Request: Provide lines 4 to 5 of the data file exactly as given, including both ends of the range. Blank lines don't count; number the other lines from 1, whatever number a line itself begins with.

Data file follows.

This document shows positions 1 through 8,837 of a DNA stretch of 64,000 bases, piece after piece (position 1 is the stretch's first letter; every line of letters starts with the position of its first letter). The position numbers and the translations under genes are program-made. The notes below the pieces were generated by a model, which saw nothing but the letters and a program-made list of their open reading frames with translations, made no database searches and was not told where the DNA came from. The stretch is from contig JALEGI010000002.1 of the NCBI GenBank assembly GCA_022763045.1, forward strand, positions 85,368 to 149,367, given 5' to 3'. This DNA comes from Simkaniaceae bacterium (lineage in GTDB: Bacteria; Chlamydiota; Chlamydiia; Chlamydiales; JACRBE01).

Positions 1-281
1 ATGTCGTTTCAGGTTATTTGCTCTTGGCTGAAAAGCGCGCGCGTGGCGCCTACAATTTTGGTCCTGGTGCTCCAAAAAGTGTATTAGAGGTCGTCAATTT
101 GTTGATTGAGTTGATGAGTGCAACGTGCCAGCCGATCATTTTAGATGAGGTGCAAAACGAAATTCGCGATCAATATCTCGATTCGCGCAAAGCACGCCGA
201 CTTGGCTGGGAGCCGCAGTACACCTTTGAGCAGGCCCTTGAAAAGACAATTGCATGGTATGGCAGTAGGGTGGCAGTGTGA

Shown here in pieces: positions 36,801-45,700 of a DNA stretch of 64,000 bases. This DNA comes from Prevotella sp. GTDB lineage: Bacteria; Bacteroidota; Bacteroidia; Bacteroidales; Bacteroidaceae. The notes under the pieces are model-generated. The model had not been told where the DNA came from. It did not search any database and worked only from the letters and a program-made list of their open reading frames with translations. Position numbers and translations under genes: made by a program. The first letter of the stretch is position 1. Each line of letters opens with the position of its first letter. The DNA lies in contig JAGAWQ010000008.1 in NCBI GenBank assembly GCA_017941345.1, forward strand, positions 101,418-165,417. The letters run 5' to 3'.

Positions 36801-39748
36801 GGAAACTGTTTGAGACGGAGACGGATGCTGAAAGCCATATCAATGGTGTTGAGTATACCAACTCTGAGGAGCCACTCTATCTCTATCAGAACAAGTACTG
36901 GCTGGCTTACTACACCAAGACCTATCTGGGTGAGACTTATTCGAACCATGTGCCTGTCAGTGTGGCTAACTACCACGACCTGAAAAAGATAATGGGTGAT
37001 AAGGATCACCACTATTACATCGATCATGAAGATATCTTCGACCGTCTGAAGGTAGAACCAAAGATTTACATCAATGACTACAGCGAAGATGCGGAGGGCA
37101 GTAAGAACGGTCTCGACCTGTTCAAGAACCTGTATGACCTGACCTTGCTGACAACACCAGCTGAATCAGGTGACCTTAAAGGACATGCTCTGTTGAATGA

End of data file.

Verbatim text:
101 GTTGATTGAGTTGATGAGTGCAACGTGCCAGCCGATCATTTTAGATGAGGTGCAAAACGAAATTCGCGATCAATATCTCGATTCGCGCAAAGCACGCCGA
201 CTTGGCTGGGAGCCGCAGTACACCTTTGAGCAGGCCCTTGAAAAGACAATTGCATGGTATGGCAGTAGGGTGGCAGTGTGA